The roof of the Pontiac Silverdome collapsed Monday under the weight of an overnight snowfall, sending three Detroit Lions players, James Jones, Gary Danielson and Eric Hipple, scurrying for cover and disrupting the Detroit Pistons’ National Basketball Assn. schedule.
“It looked just like an avalanche,” said Danielson, the starting quarterback for the National Football League team, who was practicing with Jones and Hipple when wet snow tore through the roof at 11:40 a.m. There were no injuries reported.
“It looked like somebody threw hand grenades in there. It was a lot more dangerous situation than we thought at first.”
Pistons spokesman Matt Dobek said that wet snow that accumulated overnight on the 10-year-old, $55.7-million stadium tore at least seven holes in the fiberglass-and-Teflon roof, warping the wooden basketball floor and sending concrete from the upper deck smashing into several plastic seats. The roof, which is supported by air, was also deflated.
No damage estimate was immediately available, but R. Clayton Jones, executive director of the operating Pontiac Stadium Authority, said he didn’t believe there was any major structural damage.
An NBA game Monday night between the Detroit Pistons and the Milwaukee Bucks was postponed until April 7. The NBA also said that Wednesday’s game between the Pistons and New York Knicks would be played at Joe Louis Arena in downtown Detroit, and Friday’s game against the Utah Jazz would be switched to Thursday, also at Joe Louis.
It was the second time the roof of the 80,000-seat facility had collapsed. The first time was during a thunderstorm in August, 1976.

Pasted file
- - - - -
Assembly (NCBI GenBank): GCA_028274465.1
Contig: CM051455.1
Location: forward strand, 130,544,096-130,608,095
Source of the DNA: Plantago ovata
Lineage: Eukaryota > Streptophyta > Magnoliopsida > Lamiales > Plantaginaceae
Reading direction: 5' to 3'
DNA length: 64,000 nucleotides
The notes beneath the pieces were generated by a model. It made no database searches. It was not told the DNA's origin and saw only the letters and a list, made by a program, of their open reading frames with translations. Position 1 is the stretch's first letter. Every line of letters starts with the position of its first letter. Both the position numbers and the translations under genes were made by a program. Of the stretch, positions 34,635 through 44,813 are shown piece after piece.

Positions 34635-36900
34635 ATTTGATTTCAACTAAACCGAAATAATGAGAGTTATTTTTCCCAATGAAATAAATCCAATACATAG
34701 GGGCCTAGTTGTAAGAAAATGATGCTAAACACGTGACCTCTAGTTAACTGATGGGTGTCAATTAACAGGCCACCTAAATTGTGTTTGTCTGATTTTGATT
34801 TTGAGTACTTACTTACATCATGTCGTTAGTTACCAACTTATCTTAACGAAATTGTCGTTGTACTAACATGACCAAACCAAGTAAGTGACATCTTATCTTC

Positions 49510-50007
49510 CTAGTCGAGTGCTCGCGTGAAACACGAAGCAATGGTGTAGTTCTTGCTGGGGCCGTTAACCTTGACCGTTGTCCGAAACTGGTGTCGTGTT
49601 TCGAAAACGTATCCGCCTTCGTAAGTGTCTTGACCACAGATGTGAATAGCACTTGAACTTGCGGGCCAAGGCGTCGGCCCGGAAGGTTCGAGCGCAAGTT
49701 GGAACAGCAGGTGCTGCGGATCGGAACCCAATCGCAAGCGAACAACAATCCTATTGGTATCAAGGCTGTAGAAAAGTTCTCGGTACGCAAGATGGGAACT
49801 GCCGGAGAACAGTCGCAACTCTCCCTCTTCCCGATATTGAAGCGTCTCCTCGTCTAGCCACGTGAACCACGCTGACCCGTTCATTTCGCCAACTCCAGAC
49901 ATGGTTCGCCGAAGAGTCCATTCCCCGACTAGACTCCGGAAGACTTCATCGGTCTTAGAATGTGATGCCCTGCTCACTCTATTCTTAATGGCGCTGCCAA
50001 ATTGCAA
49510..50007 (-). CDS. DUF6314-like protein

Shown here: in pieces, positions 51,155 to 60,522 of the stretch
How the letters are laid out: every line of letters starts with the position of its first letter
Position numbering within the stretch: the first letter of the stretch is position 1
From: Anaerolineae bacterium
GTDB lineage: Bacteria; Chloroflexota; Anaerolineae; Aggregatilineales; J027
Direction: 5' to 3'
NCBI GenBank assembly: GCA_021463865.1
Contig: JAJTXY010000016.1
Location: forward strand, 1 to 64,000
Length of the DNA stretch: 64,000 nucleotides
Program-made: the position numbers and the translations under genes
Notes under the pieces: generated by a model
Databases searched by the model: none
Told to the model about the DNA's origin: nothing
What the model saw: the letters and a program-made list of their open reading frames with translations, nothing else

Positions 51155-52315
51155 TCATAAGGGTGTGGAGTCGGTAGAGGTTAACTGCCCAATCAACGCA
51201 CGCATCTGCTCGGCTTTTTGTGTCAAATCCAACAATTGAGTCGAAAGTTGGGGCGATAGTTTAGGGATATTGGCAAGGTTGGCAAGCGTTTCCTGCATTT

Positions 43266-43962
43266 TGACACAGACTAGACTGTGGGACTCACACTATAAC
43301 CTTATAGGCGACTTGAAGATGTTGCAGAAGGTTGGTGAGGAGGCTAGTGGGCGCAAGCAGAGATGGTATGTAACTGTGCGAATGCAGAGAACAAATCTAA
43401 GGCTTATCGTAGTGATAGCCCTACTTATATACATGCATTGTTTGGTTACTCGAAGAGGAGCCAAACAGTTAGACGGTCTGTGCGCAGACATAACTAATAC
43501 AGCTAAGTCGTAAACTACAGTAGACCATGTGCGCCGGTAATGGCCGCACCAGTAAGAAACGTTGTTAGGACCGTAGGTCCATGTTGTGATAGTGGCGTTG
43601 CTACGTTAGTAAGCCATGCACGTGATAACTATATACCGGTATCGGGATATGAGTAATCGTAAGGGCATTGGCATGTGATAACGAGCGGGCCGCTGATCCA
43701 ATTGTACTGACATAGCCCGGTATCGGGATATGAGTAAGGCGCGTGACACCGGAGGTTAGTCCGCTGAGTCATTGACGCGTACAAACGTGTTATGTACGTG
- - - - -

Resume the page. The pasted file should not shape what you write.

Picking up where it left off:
Dobek said repairs would not begin until “the rain subsides, and they get the roof cleared off. It’s raining outside and it’s raining in here as well.”
Early reports said about 100 people were evacuated from the Main Event restaurant and from offices within the Silverdome. But stadium receptionist Sally Carrillo said those were incorrect--that authorities ordered the stadium area evacuated, but kept other offices and the Main Event restaurant open.
Danielson said he, backup quarterback Hipple and fullback Jones were playing catch on the stadium floor when the collapse began.
“I was telling James, ‘I’ve seen this thing rip before with lightning,’ ” Danielson said from his home in Rochester. “It was leaking all over the drains.”
Hipple was standing beneath the southwest corner of the roof when it began tearing, Danielson said.
“All we did was start pointing. Eric didn’t know what was happening. Then it started coming down all at once, and we ran like hell to the tunnel.”
The roof has “come down and lost pressure before, but I’ve never seen it do this before,” the nine-year Lions veteran said. “Maybe one-fifth of the sections are blown out.”